Dr. J. Ivan Lopez shares information on vitamins, minerals and medications that can assist in migraine prevention
Preventive migraine treatments are recommended for patients that experience more than eight to 10 migraine days per month, but according to Dr. J. Ivan Lopez, Professor and Neurologist at the University of South Alabama Health System, people living with migraine should not hesitate to discuss these options with their physician if their occasional migraine causes severe pain, nausea or vomiting.
“Patients should try non-pharmacological preventive therapies first, like exercise, getting enough sleep and eating regularly because all of those have been shown to prevent migraine in multiple studies,” said Lopez during a recent Facebook Live event hosted by the American Migraine Foundation. “But if you feel you need to go the pharmacologic route, there are many vitamins, minerals and prescription medications that have been shown to decrease the frequency and severity of migraine.”
Vitamins and Minerals
According to Lopez, most vitamins and minerals have been tested in small setting studies. That means that their efficacy in the treatment of migraine is lacking some scientific strength; however, many people living with migraine have found them to be an effective choice in their prevention strategy.
“Substances like magnesium and vitamin b2, which is also known as riboflavin, are commonly used as preventive migraine treatments,” said Lopez. “There is also a substance called Coenzyme q10. It’s taken as a pill and it’s often recommended for people with Parkinson’s Disease. That has also shown varying levels of success in the prevention of migraine.”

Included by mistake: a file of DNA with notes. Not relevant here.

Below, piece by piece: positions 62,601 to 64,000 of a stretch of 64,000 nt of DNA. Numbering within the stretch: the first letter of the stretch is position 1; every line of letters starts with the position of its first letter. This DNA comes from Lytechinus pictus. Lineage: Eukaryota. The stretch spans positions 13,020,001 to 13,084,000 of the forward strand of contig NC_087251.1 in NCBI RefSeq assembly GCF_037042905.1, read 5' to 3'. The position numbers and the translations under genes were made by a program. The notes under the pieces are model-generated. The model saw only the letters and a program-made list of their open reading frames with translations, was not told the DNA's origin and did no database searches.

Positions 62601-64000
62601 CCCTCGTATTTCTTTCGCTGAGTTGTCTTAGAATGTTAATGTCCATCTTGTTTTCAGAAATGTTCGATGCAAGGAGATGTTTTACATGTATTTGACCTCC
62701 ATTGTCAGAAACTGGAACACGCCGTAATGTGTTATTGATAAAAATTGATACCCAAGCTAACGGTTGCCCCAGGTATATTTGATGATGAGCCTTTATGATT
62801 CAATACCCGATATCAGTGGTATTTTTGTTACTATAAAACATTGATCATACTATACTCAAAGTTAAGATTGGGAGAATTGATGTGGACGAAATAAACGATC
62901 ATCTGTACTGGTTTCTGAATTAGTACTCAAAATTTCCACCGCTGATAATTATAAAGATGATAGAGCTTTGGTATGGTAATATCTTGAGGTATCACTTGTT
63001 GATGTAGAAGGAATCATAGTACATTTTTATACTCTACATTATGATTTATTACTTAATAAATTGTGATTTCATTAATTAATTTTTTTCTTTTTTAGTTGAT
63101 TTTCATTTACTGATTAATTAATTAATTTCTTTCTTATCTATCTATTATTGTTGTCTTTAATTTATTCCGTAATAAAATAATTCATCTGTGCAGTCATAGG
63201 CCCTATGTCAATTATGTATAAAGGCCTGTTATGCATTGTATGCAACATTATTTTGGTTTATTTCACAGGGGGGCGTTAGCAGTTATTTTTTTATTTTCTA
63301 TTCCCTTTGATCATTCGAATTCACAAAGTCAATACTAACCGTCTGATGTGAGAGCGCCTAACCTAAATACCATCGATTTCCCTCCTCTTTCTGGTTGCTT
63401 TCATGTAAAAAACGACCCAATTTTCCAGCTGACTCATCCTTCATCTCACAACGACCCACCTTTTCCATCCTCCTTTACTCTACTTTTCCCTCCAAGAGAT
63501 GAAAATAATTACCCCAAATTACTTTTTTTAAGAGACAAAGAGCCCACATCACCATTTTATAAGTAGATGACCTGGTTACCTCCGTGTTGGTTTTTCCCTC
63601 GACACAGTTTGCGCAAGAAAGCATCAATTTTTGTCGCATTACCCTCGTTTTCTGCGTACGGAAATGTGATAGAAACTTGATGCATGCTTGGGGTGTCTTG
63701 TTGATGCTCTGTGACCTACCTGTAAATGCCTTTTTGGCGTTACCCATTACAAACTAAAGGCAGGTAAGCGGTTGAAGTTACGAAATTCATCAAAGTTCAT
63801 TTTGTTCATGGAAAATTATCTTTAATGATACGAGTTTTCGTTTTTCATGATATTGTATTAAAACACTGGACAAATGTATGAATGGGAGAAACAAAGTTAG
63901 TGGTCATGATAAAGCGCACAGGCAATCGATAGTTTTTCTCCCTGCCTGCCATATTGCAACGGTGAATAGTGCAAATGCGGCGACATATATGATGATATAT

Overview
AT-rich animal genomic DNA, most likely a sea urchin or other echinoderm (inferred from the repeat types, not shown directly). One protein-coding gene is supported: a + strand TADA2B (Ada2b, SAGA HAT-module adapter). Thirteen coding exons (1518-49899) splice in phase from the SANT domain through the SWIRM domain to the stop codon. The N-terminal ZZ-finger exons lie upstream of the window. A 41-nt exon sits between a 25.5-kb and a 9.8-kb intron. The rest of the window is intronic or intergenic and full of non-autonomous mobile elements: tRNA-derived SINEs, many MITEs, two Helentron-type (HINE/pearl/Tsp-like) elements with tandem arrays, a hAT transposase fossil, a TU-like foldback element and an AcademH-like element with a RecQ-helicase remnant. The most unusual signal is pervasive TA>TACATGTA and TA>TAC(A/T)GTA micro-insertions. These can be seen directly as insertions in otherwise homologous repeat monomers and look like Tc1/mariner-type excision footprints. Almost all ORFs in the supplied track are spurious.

The medications used to prevent migraine are known in the medical community as “hand-me-downs.” That means they were not specifically designed for migraine prevention or treatment, but they can be used for that purpose. There are three types of drugs that are prescribed for migraine prevention, and they were originally designed to treat epilepsy, depression and high blood pressure.
“The first group of medications are known as antiepileptics and there are two that have become popular preventive migraine treatments over the years,” said Lopez. “The first is valproic acid and the second is topiramate, which is more commonly known by its brand name Topamax. Both these medications have shown prevention benefits in clinical trials and have been used by migraine patients for many years.”
There are also two antidepressants that have been used as preventive treatments for migraine, called amitriptyline and venlafaxine. “Amitriptyline has been in use since the late 50’s, but venlafaxine, brand name Effexor, is relatively new. It belongs to a group of antidepressants called serotonin-norepinephrine reuptake inhibitor or SNRIs. Both are effective choices for migraine prevention” said Lopez.
There are many different types of high blood pressure medications, but the ones that work best for migraine prevention are called beta blockers. When discussing beta blockers, Lopez said they do decrease your heart rate, so he does not often recommend them for athletes or people who like to remain active in their daily life.
“All of these medications can potentially cause side effects,” said Lopez. “That’s why it’s important to discuss all of your lifestyle habits with your physician and to attend all of your outpatient check-ins.”
Aside from hosting regular Facebook Lives with leading doctors and health specialists, the American Migraine Foundation maintains a comprehensive resource library full of doctor-sourced fact sheets, toolkits and advice. Download our Emergency Room Treatment Guide for a list of things you need and ways to prepare yourself, or visit AMF’s website to learn more and to find a headache doctor near you.